Snow Day

As a kid, any forecasted snow storm meant the possibility of a snow day. I remember anxiously watching the TV with my fingers crossed, eagerly waiting to see if my school’s name would flash across the screen, indicating that weather conditions were too bad to go to school. These rare but exciting days meant snowmen, hot chocolate and relaxation.

When my school days were done, it meant saying goodbye to things like summer vacation and snow days. I thought I wouldn’t see another snow day until my own children were in school…until today. With ice and snow blanketing the St. Louis area, my office closed at 11AM, prompting me to reminisce about those days from my childhood.

With little work being done from home, I used part of my snow day to make Oatmeal Raisin Cookies. Since I wasn’t considering going out in the weather, I chose a recipe based on the ingredients I had in the house. These cookies from Essentials of Healthful Cooking were easy to make, and just as easy to eat. There was nothing better than the smell of cinnamon permeating the house on this snowy day.
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Oatmeal Raisin Cookies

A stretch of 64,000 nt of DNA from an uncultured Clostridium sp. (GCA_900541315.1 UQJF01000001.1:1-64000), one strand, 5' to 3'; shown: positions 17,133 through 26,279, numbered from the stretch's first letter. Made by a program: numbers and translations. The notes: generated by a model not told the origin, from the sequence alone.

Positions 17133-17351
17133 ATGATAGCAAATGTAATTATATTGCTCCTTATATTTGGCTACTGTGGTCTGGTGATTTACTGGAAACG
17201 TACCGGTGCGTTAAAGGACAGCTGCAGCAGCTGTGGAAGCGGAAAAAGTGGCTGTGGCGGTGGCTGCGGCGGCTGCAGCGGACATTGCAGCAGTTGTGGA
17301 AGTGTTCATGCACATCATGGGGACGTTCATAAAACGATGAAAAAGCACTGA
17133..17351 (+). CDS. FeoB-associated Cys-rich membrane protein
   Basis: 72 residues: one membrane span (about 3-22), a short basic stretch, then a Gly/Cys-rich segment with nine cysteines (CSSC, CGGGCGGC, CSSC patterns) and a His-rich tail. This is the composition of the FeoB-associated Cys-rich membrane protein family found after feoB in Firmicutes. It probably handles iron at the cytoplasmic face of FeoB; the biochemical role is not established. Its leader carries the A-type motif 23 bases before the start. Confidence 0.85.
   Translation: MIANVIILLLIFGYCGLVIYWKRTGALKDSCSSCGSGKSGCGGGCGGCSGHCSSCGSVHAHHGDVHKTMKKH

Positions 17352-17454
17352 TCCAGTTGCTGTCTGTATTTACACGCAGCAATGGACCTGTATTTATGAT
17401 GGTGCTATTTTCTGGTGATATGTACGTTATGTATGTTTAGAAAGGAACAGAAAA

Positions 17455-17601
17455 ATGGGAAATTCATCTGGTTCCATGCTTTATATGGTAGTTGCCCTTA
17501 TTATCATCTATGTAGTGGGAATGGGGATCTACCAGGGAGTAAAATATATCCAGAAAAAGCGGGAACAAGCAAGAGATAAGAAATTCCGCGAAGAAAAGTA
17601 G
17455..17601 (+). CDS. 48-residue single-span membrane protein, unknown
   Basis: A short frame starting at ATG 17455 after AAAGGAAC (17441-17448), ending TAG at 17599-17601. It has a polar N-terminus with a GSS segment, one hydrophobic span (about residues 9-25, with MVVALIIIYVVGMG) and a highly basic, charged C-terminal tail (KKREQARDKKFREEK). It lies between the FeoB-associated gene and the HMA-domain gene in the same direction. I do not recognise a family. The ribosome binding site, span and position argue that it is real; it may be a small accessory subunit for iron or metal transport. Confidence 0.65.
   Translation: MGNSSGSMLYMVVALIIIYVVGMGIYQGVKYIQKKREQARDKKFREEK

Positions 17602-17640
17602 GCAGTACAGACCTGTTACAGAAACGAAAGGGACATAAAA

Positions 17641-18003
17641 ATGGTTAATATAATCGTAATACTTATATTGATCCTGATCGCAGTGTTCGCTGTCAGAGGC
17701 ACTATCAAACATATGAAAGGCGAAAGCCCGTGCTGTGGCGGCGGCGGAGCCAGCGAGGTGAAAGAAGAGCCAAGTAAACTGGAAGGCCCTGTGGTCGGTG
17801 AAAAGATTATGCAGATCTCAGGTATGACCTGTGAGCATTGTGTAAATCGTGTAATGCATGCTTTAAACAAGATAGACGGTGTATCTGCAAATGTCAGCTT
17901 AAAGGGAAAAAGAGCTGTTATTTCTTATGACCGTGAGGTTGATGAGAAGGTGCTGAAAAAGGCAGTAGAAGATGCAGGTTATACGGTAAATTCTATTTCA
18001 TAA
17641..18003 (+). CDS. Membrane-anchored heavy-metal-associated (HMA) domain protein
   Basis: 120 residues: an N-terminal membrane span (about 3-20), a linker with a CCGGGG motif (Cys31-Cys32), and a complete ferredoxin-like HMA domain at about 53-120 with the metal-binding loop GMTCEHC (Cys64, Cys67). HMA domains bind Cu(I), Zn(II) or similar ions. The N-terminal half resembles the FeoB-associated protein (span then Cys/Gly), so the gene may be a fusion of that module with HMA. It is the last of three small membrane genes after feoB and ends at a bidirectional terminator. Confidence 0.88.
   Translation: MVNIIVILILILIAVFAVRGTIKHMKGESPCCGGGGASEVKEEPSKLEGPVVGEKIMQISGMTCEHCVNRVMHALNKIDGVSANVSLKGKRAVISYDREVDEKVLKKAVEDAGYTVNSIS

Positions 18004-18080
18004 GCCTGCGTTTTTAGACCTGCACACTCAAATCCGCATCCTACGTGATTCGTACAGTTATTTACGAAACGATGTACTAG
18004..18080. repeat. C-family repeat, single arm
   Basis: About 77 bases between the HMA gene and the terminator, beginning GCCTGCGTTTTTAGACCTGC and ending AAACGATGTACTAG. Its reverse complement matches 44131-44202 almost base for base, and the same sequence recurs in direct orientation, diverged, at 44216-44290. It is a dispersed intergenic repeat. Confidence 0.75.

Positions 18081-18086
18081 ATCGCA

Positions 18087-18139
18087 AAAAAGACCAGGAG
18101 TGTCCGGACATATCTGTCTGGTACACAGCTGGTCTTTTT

Yield: 40 cookies

Source: Williams-Sonoma Essentials of Healthful Cooking

What You Need

  • 2 1/2 cups quick-cooking rolled oats
  • 1 cup unbleached all-purpose flour
  • 1/2 tsp. baking powder
  • 1/2 tsp. baking soda
  • 1 tsp. ground cinnamon
  • 1/8 tsp. ground allspice
  • 1/4 tsp. kosher salt
  • 3 Tbs. unsalted butter, at room temperature
  • 2 Tbs. canola oil
  • 1 cup firmly packed light brown sugar
  • 1 egg white
  • 1/3 cup apple butter
  • 2 tsp. vanilla extract
  • 2/3 cup raisins

What To Do

  1. Position racks in the upper third and the lower third of an oven and preheat to 350°F. Line 2 baking sheets, preferably insulated sheets, with parchment paper.
  2. In a bowl, stir together the oats, flour, baking powder, baking soda, cinnamon, allspice and salt until well mixed. In a large bowl, using a wooden spoon, cream together the butter and canola oil until blended. Add the brown sugar and beat with the spoon until the mixture is fluffy and clings together, about 3 minutes. Mix in the egg white, apple butter, vanilla and raisins. The mixture may look slightly curdled. Add the dry ingredients and mix until a sticky dough forms.
  3. Using 2 spoons, drop walnut-size balls of the dough onto the prepared baking sheets, spacing them 2 1/2 inches apart. For rustic cookies, dip the bottom of a glass in cold water and flatten each ball until it is 1/4 inch thick. For a more elegant shape, moisten your fingers, then flatten each cookie while smoothing the sides, making neat 2-inch rounds.
  4. Bake the cookies for 7 minutes, then switch the position of the pans between the racks and rotate each pan 180 degrees. Continue to bake the cookies until they are cinnamon brown, about 6-7 minutes more. Remove from the oven and, using a wide spatula, carefully transfer the cookies to wire racks. Let cool completely. The cookies will crisp as they cool. Store them in an airtight container at room temperature for up to 2 weeks.

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